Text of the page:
Picture of author.

K. M. Peyton (1929–2023)

Autor(a) de Flambards

84+ Works 3,131 Membros 64 Críticas 8 Favorited

About the Author

Image credit: from kmpeyton.co.uk


Obras por K. M. Peyton

Flambards (1968) 467 exemplares
The Edge of the Cloud (1969) 262 exemplares
Flambards in Summer (1969) 238 exemplares
Flambards Divided (1981) 178 exemplares
Blind Beauty (1999) 153 exemplares
A Pattern of Roses (1972) 106 exemplares
Snowfall (1994) 101 exemplares
Pennington's Seventeenth Summer (1970) 101 exemplares
Flambards Trilogy (1978) 93 exemplares
Fly-by-night (1968) 93 exemplares
A Midsummer Night's Death (1978) 85 exemplares
Prove Yourself a Hero (1977) 84 exemplares
The Beethoven Medal (1971) 82 exemplares
Pennington's Heir (1973) 62 exemplares
The Team (1975) 51 exemplares
Who, Sir? Me, Sir? (1983) 49 exemplares
Darkling (1990) 49 exemplares
Minna's Quest (2007) 40 exemplares
Falling Angels (1979) 36 exemplares
Poor Badger (1992) 34 exemplares
Far from Home (2009) 33 exemplares
Sea Fever (1962) 33 exemplares
Wild Lily (2016) 33 exemplares
The Maplin Bird (1964) 30 exemplares
Blue Skies and Gunfire (2006) 29 exemplares
North to Adventure (1958) 29 exemplares
Thunder in the Sky (1966) 28 exemplares
No Turning Back (2009) 27 exemplares
Small Gains (2003) 27 exemplares
Stealaway (2001) 25 exemplares
The Right-hand Man (1977) 25 exemplares
The Swallow Summer (1996) 23 exemplares
Dear Fred (1981) 23 exemplares
The Last Ditch (1984) 22 exemplares
Downhill All the Way (1988) 19 exemplares
The Plan for Birdsmarsh (1965) 19 exemplares
The Swallow Tale (1995) 18 exemplares
Greater Gains (2005) 18 exemplares
Going Home (1982) 16 exemplares
The Scruffy Pony (1999) 16 exemplares
Horse And Pony Stories (1994) 15 exemplares
Sabre, the Horse from the Sea (1948) 14 exemplares
The Boy Who Wasn't There (1992) 13 exemplares
The Wild Boy and Queen Moon (1995) 13 exemplares
Swallow the Star (1997) 13 exemplares
Pony in the Dark (2001) 12 exemplares
Unquiet Spirits (1997) 12 exemplares
The Sound of Distant Cheering (1986) 10 exemplares
Stormcock Meets Trouble (1970) 10 exemplares
Froggett's Revenge (1987) 10 exemplares
Windy Webley (1997) 10 exemplares
The Pied Piper (1999) 9 exemplares
Danger Offshore (1998) 9 exemplares
Paradise House (2011) 9 exemplares
Windfall (1962) 8 exemplares
Plain Jack (1988) 8 exemplares
Brownsea Silver (1964) 6 exemplares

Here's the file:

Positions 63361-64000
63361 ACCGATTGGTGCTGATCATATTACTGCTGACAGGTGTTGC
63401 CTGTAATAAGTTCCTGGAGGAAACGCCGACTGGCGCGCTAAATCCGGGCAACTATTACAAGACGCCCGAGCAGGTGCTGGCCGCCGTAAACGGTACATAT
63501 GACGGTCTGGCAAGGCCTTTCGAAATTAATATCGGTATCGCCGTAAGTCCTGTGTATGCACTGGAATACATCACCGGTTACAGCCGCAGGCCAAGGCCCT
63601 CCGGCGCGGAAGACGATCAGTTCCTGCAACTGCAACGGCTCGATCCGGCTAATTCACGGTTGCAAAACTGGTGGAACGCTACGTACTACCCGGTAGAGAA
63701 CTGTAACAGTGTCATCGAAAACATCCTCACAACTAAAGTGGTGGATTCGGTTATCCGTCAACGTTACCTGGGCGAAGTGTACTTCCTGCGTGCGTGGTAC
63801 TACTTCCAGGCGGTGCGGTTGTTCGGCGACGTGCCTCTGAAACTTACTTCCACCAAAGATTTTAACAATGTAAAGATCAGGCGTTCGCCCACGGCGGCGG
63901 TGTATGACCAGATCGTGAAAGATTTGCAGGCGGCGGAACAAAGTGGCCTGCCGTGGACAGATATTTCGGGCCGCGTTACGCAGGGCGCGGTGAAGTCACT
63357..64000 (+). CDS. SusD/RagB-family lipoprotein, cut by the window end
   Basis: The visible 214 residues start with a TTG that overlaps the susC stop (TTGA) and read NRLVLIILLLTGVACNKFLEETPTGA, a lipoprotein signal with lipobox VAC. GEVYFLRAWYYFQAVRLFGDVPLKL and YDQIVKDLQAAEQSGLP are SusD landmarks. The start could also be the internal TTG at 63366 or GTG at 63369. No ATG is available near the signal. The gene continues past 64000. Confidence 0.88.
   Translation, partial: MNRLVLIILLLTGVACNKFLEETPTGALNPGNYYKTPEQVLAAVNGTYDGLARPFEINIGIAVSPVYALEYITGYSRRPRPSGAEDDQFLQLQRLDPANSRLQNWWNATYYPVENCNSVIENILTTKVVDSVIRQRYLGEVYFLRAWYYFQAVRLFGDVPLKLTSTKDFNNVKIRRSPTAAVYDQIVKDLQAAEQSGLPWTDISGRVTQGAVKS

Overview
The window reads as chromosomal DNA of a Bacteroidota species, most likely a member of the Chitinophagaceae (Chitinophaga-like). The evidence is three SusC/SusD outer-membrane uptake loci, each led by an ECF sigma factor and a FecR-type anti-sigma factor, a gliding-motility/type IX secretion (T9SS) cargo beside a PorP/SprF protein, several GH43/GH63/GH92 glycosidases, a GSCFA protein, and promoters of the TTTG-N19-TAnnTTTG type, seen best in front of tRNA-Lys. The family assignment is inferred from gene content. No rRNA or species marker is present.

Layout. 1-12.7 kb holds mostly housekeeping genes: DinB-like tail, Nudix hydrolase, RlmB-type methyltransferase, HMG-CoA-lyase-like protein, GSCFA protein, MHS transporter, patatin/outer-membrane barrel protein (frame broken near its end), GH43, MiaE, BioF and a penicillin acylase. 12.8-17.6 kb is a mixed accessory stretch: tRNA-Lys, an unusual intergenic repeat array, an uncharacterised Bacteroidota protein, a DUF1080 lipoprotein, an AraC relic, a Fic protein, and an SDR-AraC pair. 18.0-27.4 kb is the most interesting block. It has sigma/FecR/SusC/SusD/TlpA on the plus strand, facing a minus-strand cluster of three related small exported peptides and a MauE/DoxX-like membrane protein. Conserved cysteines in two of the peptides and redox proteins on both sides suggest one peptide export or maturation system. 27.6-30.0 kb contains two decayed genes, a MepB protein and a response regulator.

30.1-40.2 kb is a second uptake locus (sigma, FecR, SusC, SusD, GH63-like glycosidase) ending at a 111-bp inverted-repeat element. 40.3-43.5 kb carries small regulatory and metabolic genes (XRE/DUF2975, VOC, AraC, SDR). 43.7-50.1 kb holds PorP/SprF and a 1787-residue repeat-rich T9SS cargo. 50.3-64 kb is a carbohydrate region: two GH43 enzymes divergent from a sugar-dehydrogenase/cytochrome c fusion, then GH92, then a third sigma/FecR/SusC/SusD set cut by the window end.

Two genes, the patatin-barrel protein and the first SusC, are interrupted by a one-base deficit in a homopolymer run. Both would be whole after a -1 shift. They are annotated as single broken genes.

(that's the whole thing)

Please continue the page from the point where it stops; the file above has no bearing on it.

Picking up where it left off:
Skylark (1989) 6 exemplares
No Roses Round the Door (1990) 6 exemplares
Sing a Song of Ambush (1964) 6 exemplares
Late to Smile (1992) 6 exemplares
The Mandrake: A Pony. (1952) 6 exemplares
Crab the Roan (1953) 6 exemplares
Pennington: A Trilogy (1985) 6 exemplares
Firehead (1998) 5 exemplares
The Paradise Pony (1999) 5 exemplares
Horses: Wild Reads (2009) 5 exemplares
The Hard Way Home (1986) 4 exemplares
The Pony That Went to Sea (1997) 4 exemplares
All that Glitters (2015) 3 exemplares
The Swallow Tales (2012) 2 exemplares
Queen Moon (1995) 2 exemplares
Daily Mail Annual for Girls (1960) 2 exemplares
Angst (1998) 2 exemplares
Oxford Reds: Horses (2000) 2 exemplares
Tänk om jag hade en ponny! (1991) 1 exemplar
Pony In The Dark (2014) 1 exemplar
Apple Won't Jump (1992) 1 exemplar
Fly-by-Night 1 exemplar

Associated Works

Horse Tales (1976) — Contribuidor — 76 exemplares
The Illustrated Treasury of Modern Literature for Children (1985) — Contribuidor — 64 exemplares
Chilling Christmas Tales (1992) — Contribuidor — 18 exemplares
Flambards [1979 TV mini series] (2001) — Original book — 17 exemplares
The Thorny Paradise: Writers on Writing for Children (1975) — Contribuidor — 15 exemplares
The Key to Flambards (2018) — Posfácio — 15 exemplares
Guardian Angels (1987) — Contribuidor — 12 exemplares
To Break the Silence (1986) — Contribuidor — 9 exemplares


Conhecimento Comum

Nome legal
Peyton, Kathleen Wendy Herald
Outros nomes
Herald, Kathleen (birth name)
Data de nascimento
Data de falecimento
Local de nascimento
Birmingham, England, UK
Locais de residência
London, England, UK
Manchester Art College
children's book author
pony book author
young adult writer
Prémios e menções honrosas
Member of the Most Excellent Order of the British Empire (2014)

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K.M. Peyton, born in Birmingham, England, says she began writing at the age of 9. She was first published at 15 under her maiden name of Kathleen Herald. She says she "'never decided to become a writer...[she]...just was one." She grew up in London obsessed with horses: her early books are about girls who have ponies. In 1950, she married a fellow art student, Mike Peyton -- the M. in her pen name is in his honor -- and travelled with him around Europe.

She completed a teaching diploma on their return to the UK, but turned to writing full-time after a few years. One of her first books was Flambards (1967), which became the opener of a much-loved quartet. In 1979, the Flambards series was adapted into a 13-part TV series by Yorkshire Television. She has written more than 70 books in her career and received numerous top literary awards. She was appointed an MBE in 2014.



KM Peyton and Flambards em Tattered but still lovely (Fevereiro 2014)